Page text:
A friend in need a friend indeed they say. College years, school years, yoga classes are some of the places you can meet those everlasting friends. They are vital for your well-being.
Friends make life meaningful. Maintaining your social connections help with keeping you happy, less anxious and can also prevent to lower the risk of mental and health issues like depression and keep you moving out and around.
But all friendships do not have the same tendencies. Some of them venture into toxic unrealistic and exhausting territories, that can be as harmful as a romantic relationship.
They’re always these basic behaviour traits that people have when it comes to true friendships and those who are willing and going to betray you.
True friends will be there with you without you having to question in regards; do you feel that you always have to be the one asking to hang out with them?
Is it a struggle to make plans with them? Do they prioritise people over you (they’ll make plans with you and then suddenly change them so they can hang out with someone else)? All of this at the end comes to, how much do these people value you in combination with other behaviours that add up in a toxic dysfunctional relationship/friendship.
So, how do we manage to finally end such a relationship? Especially when we are dealing with a friendship that has lasted for years and years?
Bad days vs. bad vibes
A good friend having a bad day might snap at you or seem distant, but they’ll likely apologise once things settle down.
Toxic friends, on the other hand, tend to follow a pattern that never really dies down. They won’t show much regret or inclination to change, even when they realise they made you feel bad
Some of The Signs.
Putting you down.
When you are opening up but they are always trying to find a way to put you down, and when they are trying to mention CONSTANTLY every little and big mistake that you have done with the most absurd cover up of all times.” I am saying this because I care and I want to protect you”.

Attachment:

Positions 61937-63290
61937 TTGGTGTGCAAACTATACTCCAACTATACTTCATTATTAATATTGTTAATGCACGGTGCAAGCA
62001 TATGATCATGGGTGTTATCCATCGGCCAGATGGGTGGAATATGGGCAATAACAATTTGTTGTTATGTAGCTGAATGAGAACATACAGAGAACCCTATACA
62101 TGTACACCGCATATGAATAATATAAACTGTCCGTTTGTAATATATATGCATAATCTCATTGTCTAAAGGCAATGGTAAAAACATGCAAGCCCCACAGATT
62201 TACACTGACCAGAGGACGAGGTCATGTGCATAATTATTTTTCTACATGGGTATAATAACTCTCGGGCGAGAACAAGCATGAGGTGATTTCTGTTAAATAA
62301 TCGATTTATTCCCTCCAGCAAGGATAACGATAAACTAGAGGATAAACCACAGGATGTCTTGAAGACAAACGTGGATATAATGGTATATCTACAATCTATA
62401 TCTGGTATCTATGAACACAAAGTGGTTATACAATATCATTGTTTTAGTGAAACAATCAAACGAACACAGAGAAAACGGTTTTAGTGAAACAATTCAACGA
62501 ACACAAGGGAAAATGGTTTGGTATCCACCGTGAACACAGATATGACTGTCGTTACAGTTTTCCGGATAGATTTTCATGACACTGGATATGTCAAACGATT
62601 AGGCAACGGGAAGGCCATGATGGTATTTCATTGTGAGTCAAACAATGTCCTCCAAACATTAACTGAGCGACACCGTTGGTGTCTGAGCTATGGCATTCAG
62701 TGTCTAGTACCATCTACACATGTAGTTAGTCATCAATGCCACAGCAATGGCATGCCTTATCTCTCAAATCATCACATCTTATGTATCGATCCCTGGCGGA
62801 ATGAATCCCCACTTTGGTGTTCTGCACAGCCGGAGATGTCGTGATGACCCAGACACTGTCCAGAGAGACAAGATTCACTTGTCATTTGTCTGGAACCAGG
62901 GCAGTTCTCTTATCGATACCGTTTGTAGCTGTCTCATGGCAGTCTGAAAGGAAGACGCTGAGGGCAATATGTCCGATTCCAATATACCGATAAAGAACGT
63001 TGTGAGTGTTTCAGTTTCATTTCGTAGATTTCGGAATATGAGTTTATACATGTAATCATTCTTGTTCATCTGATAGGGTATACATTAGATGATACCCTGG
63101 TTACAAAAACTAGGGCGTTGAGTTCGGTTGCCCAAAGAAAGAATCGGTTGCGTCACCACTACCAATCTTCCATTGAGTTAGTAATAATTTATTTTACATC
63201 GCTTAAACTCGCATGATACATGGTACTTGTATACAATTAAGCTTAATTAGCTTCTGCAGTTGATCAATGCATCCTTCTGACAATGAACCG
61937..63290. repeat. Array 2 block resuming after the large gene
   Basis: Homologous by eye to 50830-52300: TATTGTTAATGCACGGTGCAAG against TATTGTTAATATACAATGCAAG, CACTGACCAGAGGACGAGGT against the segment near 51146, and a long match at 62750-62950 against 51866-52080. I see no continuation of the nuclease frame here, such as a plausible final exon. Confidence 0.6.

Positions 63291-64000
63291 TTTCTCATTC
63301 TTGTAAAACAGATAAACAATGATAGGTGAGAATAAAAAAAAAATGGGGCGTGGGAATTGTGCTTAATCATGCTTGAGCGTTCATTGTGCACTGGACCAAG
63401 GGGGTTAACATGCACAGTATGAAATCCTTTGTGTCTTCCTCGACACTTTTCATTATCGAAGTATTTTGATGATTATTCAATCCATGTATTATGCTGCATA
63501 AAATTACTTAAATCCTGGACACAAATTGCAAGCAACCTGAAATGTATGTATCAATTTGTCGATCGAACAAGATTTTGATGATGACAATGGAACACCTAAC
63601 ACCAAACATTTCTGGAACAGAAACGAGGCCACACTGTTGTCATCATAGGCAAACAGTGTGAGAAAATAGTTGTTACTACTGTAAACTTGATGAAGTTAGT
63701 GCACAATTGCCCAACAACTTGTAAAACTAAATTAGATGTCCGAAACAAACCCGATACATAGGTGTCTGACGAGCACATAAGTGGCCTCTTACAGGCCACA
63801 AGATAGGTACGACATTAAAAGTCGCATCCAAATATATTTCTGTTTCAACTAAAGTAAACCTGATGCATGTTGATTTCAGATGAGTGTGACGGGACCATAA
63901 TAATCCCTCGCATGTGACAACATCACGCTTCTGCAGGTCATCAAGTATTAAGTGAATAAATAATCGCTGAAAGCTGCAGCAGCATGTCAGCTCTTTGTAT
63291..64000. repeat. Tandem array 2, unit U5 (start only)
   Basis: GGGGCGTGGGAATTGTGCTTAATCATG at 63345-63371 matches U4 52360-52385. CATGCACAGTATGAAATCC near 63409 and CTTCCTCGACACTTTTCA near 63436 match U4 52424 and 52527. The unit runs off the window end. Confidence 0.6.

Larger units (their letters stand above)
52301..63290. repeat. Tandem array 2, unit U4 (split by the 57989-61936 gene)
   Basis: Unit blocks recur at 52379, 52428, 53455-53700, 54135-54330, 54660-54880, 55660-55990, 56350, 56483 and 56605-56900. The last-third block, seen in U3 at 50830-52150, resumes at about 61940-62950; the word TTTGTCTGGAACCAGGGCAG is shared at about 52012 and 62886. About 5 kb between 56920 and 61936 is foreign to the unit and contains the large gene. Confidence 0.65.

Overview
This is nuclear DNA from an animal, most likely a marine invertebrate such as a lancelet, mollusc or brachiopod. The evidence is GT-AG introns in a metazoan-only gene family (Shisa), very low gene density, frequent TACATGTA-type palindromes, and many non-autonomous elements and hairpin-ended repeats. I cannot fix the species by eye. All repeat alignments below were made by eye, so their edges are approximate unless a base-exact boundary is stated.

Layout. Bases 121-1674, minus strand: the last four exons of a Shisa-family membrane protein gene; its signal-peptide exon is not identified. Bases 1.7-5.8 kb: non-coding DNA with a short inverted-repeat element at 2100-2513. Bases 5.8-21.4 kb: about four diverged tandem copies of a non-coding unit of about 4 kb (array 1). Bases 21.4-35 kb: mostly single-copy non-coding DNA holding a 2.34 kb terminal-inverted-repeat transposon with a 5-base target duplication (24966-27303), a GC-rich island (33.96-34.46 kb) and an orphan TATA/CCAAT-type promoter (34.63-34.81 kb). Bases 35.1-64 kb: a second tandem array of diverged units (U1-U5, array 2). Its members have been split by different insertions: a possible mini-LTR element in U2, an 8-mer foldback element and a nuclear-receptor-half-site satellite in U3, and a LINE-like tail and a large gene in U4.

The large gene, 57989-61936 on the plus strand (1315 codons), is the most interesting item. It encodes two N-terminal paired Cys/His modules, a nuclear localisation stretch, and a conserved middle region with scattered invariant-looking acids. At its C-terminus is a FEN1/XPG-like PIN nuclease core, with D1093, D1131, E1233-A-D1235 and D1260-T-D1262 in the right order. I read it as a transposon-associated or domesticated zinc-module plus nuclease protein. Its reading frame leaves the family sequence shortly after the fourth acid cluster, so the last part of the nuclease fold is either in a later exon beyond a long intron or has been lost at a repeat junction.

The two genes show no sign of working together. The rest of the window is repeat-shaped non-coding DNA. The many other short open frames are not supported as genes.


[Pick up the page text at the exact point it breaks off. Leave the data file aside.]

Make you look always the bad person in an argument.
“Am I for real the bad one? Have I done it? Let me remember because yeah , it looks like it’s my fault I must have done something”.
And then boom! You realise that it wasn’t you. It wasn’t even something you did or you said. It was the fact that some people have a format and a template that can always make you look the bad one and also the moment you want to protect yourself they will tell you, that you are always victimising yourself.
They keep gossiping about everyone, talking bad about everyone, even blame you right in your face that you did it to them.
But their life is a big gossip magazine with a big headline about everyone they know.
Leave you unsettled
Spending time with a close friend should make you feel good, generally speaking. Maybe spending time with one particular friend leaves you uneasy or upset.
You might not even have a good explanation why, but when you leave them, you feel more relieved than disappointed, and you don’t look forward to spending time with them.
They let you down although they consider themselves always there
They always tell you I am here for you, and in your most difficult times they weren’t actually there. But still they believe that they did even more than being there for you they might even overcame their powers to stand by your side. But is that so? These kind of toxic persons can even persuade theirselves and lie to them but not you that they’ve been there for you.
So, how do you cut off a toxic friend?
Identifying the signs and preparing yourself is the first things you should do. Considering how much you have been through a toxic friendship and realising that it’s not worth it you take your decision to finally cut off and to move forward.
Take space for yourself.
Find the time to invest in you and make yourself valuable again. Time apart from the friendship can help you sort through your feelings and get clarity on your next steps. You can also see how your life looks without that person in it.
Set up your goals about upcoming friendships
Be honest to a piece of paper with your expectations and values what do you want from the relationships and the people around you. Also learn from your mistakes and try to self-improve.
Accept that your friendship might have hit its expiration date.
What if we have mutual friends?
If you and a toxic friend have mutual friends, you might worry how they’ll react. Don’t feel you have to give more details than you feel comfortable with. They may already have some awareness of the situation.
You might simply say, “I decided to end the friendship because it had a negative impact on my well-being,” or something along those lines.
Don’t be afraid of the change.
Coming to an end with a toxic friendship can be challenging, and it’s completely normal to need a little support at any part of the process. A therapist can help you and consider various options for ending or repairing the relationship.